Thanks to Blogs, a Bigger Menu for Food Criticism

Here's a sampling from the food criticism smorgasbord of summer 2009: Some 1.3 million people have signed on to follow Martha Stewart's tweets about condensed recipes for bruschetta and rack of lamb as well as about tomato blight in her garden and a fiery car crash near her property. Meanwhile, Travel Channel star Anthony Bourdain rants on his popular blog about "blissed out St. Alice" Waters, one of the nation's most vocal proponents of locally grown, organic food. As for food critics, some big names, including The New York Times' (NYT) Amanda Hesser and Gael Greene, formerly of New York magazine, are turning to blogs and Twitter to promote themselves, trading some of the elitism of the country's culinary and media capital to join the faster-paced, less rarefied cadences of food conversations on the Web. Hesser's new Web site, Food52, is tapping readers' recipes to assemble a cookbook.

A chorus of amateur food bloggers, meanwhile, is singing the virtues of everything from frontier-style fried steak and cornbread to Sex and the City-inspired New York cupcakes. Their ranks could swell even more in the wake of the new Meryl Streep movie, Julie & Julia, based partly on the story of New York food blogger Julie Powell, who cooked every recipe in Child's Mastering the Art of French Cooking. The film's Web site features rotating links to various food blogs. In an Aug. 5 blog post, The New York Times' new restaurant critic, Sam Sifton, said the abundance of Internet critics is creating a discussion reviewers would do well to join.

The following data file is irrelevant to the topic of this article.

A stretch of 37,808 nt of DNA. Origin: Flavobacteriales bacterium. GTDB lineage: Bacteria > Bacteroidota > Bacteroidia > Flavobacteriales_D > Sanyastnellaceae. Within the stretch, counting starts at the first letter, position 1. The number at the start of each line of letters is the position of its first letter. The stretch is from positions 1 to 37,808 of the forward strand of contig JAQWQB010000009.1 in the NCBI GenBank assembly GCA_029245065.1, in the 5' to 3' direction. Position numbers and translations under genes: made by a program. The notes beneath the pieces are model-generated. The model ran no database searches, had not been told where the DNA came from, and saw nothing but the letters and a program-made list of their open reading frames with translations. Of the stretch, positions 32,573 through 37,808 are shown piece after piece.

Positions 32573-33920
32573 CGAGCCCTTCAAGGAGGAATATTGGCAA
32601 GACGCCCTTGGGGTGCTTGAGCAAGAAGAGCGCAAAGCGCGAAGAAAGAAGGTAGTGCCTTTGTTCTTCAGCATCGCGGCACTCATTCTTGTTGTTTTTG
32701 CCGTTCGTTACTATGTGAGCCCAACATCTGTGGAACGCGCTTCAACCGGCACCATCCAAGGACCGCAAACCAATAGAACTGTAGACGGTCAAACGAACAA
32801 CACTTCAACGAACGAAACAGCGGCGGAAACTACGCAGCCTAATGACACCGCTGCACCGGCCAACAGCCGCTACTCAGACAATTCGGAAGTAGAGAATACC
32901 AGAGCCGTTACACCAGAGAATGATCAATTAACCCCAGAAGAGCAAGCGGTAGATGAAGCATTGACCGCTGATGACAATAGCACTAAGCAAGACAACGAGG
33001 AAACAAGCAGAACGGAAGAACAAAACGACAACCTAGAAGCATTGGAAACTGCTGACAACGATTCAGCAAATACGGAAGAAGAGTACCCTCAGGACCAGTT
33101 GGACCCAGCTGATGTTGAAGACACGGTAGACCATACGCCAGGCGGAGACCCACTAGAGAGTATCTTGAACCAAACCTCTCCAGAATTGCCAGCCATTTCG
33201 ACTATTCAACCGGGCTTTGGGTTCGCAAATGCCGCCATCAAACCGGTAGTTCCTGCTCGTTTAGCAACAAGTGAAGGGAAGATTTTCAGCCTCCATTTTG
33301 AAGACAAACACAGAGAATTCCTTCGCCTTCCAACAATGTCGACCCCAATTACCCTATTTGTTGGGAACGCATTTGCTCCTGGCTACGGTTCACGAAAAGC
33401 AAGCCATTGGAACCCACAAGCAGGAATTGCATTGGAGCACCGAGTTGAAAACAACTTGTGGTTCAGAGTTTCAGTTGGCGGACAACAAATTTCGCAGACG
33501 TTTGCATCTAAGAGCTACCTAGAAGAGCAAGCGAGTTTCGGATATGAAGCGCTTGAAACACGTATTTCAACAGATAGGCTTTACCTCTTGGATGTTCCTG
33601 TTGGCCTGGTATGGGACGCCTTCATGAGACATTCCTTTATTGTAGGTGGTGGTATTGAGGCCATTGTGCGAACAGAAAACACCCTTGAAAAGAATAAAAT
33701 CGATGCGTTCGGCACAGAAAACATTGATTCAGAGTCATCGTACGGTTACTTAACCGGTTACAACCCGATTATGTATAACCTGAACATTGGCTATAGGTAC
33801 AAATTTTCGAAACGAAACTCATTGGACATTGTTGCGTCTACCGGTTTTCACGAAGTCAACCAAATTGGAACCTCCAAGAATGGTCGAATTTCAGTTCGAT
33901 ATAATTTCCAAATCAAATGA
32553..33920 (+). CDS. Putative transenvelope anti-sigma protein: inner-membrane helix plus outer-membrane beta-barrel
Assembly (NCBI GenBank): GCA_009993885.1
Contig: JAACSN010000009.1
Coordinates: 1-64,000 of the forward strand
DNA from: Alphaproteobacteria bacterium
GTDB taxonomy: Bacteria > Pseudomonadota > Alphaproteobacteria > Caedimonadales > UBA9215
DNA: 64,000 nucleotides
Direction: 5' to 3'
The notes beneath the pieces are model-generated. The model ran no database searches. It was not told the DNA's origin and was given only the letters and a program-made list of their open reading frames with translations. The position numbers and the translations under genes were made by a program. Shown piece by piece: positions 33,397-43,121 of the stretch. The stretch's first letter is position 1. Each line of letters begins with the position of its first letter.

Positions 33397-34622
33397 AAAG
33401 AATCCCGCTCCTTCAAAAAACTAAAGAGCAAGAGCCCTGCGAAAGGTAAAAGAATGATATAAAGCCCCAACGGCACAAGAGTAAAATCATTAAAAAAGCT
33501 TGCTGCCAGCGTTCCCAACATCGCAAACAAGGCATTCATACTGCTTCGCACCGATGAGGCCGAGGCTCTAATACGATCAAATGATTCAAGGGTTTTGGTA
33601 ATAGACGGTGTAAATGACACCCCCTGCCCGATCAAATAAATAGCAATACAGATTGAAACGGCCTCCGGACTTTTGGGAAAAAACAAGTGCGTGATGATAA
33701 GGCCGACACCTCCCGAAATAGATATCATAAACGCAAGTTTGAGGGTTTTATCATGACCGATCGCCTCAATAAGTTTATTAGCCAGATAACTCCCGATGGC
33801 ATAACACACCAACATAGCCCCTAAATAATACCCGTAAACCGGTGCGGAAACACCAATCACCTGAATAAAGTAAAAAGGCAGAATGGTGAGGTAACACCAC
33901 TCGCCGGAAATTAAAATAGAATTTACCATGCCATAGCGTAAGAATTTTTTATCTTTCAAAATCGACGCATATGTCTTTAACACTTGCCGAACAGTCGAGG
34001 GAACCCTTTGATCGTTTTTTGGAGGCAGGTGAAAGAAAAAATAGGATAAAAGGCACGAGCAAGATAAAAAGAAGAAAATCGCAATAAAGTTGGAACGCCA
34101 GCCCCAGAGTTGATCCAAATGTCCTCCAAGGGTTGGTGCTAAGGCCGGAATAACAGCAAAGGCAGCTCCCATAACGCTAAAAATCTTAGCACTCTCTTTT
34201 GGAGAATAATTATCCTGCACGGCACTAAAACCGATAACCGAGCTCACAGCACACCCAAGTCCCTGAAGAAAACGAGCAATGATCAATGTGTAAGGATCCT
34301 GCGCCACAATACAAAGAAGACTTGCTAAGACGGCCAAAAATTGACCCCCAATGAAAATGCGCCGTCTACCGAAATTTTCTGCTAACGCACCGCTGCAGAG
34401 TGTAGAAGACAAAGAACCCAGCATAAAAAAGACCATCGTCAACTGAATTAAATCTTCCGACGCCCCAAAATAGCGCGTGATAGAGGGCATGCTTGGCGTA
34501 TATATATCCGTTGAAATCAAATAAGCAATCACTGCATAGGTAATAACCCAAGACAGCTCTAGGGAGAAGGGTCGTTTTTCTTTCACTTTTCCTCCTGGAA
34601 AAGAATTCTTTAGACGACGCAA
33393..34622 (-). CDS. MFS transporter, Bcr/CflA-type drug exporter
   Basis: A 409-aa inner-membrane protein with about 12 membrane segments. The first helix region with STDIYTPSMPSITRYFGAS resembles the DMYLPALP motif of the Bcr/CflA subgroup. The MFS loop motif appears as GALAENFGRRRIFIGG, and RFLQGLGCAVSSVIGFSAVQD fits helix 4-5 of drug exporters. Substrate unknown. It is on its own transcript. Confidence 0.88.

At a cultural moment when food consciousness is in ascendance, helped by a national conversation about healthier eating and a recessionary revival of do-it-yourself cooking and gardening, the proliferation of food blogs, foodie twitterers, and celebrity chef sightings online ironically is making it harder for diners and grocery shoppers to get what they traditionally sought from food writing: guidance in determining what's good to eat.

Opinions of Their Peers Chefs and bloggers are trading on upscale urbanites' current fascination with food in part to sell merchandise, promote TV shows, and forge personal brands through their online musings. "It's completely changed the face of food criticism," says Andrew Zimmern, host of Bizarre Foods and the upcoming Bizarre World on the Travel Channel. Zimmern, a former chef who also writes for Mpls. St. Paul magazine and Delta's (DAL) Sky in-flight publication, reads more than a dozen blogs each week about dining in the Twin Cities alone to keep up on what's current. "My audience has changed over the years, because now they have access to the opinions of their peers," says Zimmern, who lives in Minneapolis. "There's so much more to hear on the Web."